Graphics, Images, and Multimedia


Graphics are used on many, if not most, web pages. When used appropriately, graphics can facilitate learning. An important image to show on most pages of a site is the organization’s logo. When used appropriately, images, animation, video, and audio can add tremendous value to a website. When animation is used appropriately, it is a good idea to introduce the animation before it begins. Many images require a large number of bytes that can take a long time to download, especially at slower connection speeds. When images must be used, designers should ensure that the graphics do not substantially slow page download times. Thumbnail versions of larger images allow users to preview images without having to download them.

Sometimes it is necessary to label images to help users understand them. Usability testing should be used to help ensure that website images convey the intended message. In many cases, the actual data should be included with charts and graphs to facilitate fast and accurate understanding. It is usually not a good idea to use images as the entire background of a page. Complex background images tend to slow down page loading, and can interfere with reading the foreground text. Experienced users tend to ignore graphics that they consider to be advertising. Designers should ensure that they do not create images that look like banner ads. Also, they should be careful about placing images in locations that are generally used for advertisements.

Use Simple Background Images

Use background images sparingly and make sure they are simple, especially if they are used behind text. Background images can make it difficult for users to read foreground text. A single, large, complex background image (including a picture) can substantially slow page download rates. If background images must be employed, use small, simple images with ’tiling,’ and/or keep the image resolution as low as possible.

Label Clickable Images

Ensure that all clickable images are either labeled or readily understood by typical users. Occasional or infrequent users may not use an image enough to understand or remember its meaning. Ensure that images and their associated text are close together so that users can integrate and effectively use them together. Additionally, alt text should accompany every clickable image.

Ensure that Images Do Not Slow Downloads

Take steps to ensure that images on the website do not slow page download times unnecessarily. User frustration increases as the length of time spent interacting with a system increases. Users tolerate less delay if they believe the task should be easy for the computer. One study reported that users rated latencies of up to five seconds as ’good.’ Delays over ten seconds were rated as ’poor.’ Users rate pages with long delays as being less interesting and more difficult to scan. One study reported no relationship between slow page download times and users giving up. To speed download times, use several small images rather than a single large image on a page; use interlacing or progressive images; and use several of the same images. Designers should also minimize the number of different colors used in an image and put HEIGHT and WIDTH pixel dimension tags in an image reference. To achieve faster response time for users with dial-up modems, limit page size to less than 30,000 bytes.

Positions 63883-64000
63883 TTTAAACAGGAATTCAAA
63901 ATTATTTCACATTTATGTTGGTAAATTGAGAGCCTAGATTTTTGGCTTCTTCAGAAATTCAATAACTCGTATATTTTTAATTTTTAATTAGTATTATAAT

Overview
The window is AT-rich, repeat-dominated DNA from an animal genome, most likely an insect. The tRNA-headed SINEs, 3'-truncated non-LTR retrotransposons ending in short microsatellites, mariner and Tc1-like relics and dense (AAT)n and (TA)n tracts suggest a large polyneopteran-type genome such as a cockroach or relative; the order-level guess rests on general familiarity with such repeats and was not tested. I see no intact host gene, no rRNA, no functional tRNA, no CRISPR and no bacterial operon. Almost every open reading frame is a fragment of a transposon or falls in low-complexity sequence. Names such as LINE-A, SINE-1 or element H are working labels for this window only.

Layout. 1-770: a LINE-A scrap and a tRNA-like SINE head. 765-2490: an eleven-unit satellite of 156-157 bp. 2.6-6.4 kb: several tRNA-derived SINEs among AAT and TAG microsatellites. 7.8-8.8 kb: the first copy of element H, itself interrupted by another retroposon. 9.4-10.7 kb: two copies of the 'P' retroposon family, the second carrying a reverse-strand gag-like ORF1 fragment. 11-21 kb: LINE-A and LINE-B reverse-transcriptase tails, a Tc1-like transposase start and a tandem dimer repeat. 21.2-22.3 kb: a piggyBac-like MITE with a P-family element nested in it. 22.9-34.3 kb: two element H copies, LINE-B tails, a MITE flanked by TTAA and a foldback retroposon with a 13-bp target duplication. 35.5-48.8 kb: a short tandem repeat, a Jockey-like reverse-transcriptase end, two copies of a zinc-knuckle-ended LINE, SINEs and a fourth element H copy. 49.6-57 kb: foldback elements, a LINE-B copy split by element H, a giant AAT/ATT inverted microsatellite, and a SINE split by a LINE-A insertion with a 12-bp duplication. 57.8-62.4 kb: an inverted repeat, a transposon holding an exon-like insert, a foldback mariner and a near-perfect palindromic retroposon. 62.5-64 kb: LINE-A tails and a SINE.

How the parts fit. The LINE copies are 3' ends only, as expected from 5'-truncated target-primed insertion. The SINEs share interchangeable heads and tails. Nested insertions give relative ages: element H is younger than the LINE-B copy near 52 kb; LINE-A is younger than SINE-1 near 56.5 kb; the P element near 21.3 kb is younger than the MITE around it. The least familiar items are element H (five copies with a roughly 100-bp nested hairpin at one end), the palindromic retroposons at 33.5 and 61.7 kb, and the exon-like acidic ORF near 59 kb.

Use Video, Animation, and Audio Meaningfully

Use video, animation, and audio only when they help to convey, or are supportive of, the website’s message or other content. Multimedia elements (such as video, animation, and audio) can easily capture the attention of users; therefore, it is important to have clear and useful reasons for using multimedia to avoid unnecessarily distracting users. Some multimedia elements may take a long time to download, so it is important that they be worth the wait. Used productively, multimedia can add great value to a site’s content and help direct users’ attention to the most important information and in the order that it is most useful.

Include Logos

Place your organization’s logo in a consistent place on every page. Users are frequently unaware when they click through to a different website. Having a logo on each page provides a frame of reference throughout a website so that users can easily confirm that they have not left the site. Ideally, the logo should be in the same location on each page: many designers place the logo in the top left corner.

Graphics Should Not Look like Banner Ads

Do not make important images look like banner advertisements or gratuitous decorations. In a recent study, a graphic developed to inform users about access to live help was not clicked because many users thought it was an advertisement. Even though the graphic was larger than most other graphics on the page, some users missed the item completely because the graphic looked too much like a decoration or a banner advertisement.

Limit Large Images Above the Fold